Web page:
Here are couple of quick ways to set up temperature sensing with ESP32 using DS18B20 temperature sensors. Why DS18B20 you may ask. Well here is why:
- Measures Temperatures from -55°C to +125°C (-67°F to +257°F)
- ±0.5°C Accuracy from -10°C to +85°C
- Programmable Resolution from 9 Bits to 12 Bits
- Unique 1-Wire® Interface Requires Only One Port Pin for Communication
So its accurate sensor with nice range. Plus its it doesn’t need analog pins because it uses 1-wire digital interface.
So lets get started…
In previous post we learned how to install MicroPython to ESP8266. In this we go trough the process with ESP32. So lets install Micropython to ESP32.
You probably know what ESP8266 is and also have heard about Python high level programming language. But did you know there is a special lean and efficient implementation of Python3 that runs on freaking microcontrollers. I know right this is amazing. Now its not full fledged Python3 with all the bells and whistles but its enough to comfortably use Python on MCU-s. Now MicroPython runs within 256k of code space and 16k of RAM. And in this tutorial I will show you how to setup your ESP8266 to run MicroPython.
Every cool project needs display. So today we going to look how to set up 2.4 TFT LCD display on arduino. Full sketch and library downloads included.
ADXL345 will give your projects ability to sense the static acceleration of gravity in tilt-sensing applications plus dynamic acceleration resulting from motion or shock. High resolution of 4mg/LSB gives ability yo measure inclination changes less than 1.0 degrees. Lets look the main Features:
Arduino has ADC ( Analog digital converter) and PWM (Pulse with modulation) but if you need true Analog out, you are out of luck. But all is not lost. We can add the analog capability to Arduino with MCP4725 12-Bit Digital to Analog converter. This nifty chip has also on board EEPROM so you can save your last value in case of power failure. This chip has also 3.4Mbps Fast Mode I2C (Unfortunately Arduino does not support that speed), with Arduino you can update the output at around 200KHz. So lets jump in…
So why Nginx and MariaDB ?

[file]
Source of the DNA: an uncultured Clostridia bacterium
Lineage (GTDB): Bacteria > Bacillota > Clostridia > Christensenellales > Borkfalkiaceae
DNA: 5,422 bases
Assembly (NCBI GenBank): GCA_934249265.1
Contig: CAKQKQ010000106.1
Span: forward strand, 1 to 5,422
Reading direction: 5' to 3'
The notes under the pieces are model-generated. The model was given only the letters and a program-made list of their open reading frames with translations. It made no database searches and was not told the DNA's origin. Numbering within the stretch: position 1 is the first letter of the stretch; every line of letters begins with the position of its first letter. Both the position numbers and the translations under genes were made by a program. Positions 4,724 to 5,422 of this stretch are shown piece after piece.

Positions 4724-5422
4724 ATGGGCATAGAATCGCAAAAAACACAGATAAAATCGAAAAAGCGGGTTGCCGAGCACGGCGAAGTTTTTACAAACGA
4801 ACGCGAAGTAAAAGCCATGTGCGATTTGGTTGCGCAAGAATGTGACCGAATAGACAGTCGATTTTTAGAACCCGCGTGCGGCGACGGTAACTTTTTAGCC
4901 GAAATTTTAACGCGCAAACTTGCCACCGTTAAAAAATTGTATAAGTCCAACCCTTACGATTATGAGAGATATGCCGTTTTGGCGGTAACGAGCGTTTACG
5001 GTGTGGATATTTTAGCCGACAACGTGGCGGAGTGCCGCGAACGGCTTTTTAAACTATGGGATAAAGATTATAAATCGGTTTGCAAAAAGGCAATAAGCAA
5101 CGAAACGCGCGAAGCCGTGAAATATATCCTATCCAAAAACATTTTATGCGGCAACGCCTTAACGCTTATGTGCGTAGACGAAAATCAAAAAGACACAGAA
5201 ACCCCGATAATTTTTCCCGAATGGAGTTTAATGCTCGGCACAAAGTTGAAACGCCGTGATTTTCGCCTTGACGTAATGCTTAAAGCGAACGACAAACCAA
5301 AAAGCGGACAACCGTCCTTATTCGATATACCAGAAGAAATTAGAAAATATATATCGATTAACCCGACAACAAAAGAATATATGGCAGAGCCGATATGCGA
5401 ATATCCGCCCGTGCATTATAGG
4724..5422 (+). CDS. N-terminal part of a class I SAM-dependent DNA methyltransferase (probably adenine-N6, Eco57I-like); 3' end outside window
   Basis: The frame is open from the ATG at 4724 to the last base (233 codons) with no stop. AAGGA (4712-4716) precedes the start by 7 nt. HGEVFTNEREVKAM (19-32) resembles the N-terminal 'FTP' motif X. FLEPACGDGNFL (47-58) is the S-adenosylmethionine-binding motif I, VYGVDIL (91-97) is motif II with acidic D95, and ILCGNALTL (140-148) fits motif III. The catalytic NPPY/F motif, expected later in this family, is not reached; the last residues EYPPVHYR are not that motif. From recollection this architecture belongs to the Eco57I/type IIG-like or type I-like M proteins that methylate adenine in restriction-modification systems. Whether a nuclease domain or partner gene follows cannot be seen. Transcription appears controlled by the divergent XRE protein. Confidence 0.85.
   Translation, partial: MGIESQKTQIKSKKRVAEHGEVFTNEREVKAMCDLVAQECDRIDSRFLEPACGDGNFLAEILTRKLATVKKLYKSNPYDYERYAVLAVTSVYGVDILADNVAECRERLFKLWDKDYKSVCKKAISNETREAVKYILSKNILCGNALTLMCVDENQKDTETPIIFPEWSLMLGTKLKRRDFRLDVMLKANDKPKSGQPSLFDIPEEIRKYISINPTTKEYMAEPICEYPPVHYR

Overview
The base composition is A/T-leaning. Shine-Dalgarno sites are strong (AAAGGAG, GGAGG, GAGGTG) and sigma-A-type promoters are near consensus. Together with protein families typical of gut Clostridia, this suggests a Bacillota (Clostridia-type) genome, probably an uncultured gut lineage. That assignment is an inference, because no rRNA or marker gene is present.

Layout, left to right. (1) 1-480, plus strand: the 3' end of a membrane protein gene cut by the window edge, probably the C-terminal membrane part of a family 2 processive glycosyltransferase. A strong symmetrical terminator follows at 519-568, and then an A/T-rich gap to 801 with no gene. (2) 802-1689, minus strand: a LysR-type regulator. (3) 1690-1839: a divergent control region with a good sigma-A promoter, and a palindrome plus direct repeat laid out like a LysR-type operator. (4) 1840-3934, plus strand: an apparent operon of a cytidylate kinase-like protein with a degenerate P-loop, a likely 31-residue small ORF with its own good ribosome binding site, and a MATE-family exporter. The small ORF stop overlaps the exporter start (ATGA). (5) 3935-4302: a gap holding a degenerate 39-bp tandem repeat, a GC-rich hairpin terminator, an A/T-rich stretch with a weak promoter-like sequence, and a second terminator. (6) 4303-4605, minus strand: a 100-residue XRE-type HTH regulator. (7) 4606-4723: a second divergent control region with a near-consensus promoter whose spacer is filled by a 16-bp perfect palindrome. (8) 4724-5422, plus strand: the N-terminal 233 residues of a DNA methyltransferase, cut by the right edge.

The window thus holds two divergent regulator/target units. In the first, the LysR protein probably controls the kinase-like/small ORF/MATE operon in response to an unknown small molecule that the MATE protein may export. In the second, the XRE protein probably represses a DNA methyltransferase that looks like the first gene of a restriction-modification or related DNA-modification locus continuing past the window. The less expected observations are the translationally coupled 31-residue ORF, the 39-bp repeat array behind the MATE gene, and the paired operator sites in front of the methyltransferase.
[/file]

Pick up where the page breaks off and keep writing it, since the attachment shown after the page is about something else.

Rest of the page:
Nginx will replace our Apache server. But why ? Short answer is performance. Bit longer answer is that Nginx is Asynchronous server which means it can perform several actions at the same time, without waiting previous to end. Nginx responds faster and consumes less RAM then Apache and this is my main reason for switching to Nginx. There are of course differences. Nginx doesn’t support .htaccess files and sometimes the are differences how Nginx handles PHP.
And MariaDB is drop in replacement to MySQL. MySQL was brought by oracle some time ago and since then the MySQL has problems with including community in development process and distrust from community for having competing products, open source MySQL and proprietary OracleDB. So the original developer of MySQL created a new projects MariaDB and it is fully open source, has strong community and is being actively developed.
Most of the currently available solutions for sending a simple email with arduino are bit complicated for my taste. Like knowing your SMTP server ip and the converting your password and username to bas64 like whaaat no way, ain’t nobody got time for that.
So here is a solution, BUT there are couple of small BUT-s you have to have access to some kind of web hosting solution. (There are plenty of free hosting solutions out there, like googling + registration = 3 min. I tested 😉 ). And the hosting solution has to have smtp enabled on php or supported (I didn’t find any that didn’t work). And I will show you how to check that.
We will use: Arduino Uno and WizNet W5100 ethernet shield.
Recently I was in front of a pickle. Like many of us I wished a log about my system drive reads and writes or IO operations.
For Linux there are some good tools for overall and in depth monitoring of your system (like iotop, vnstat, etc…) but I wanted something small and simple.
So I decided to write my own. (Full code @ the end of the post)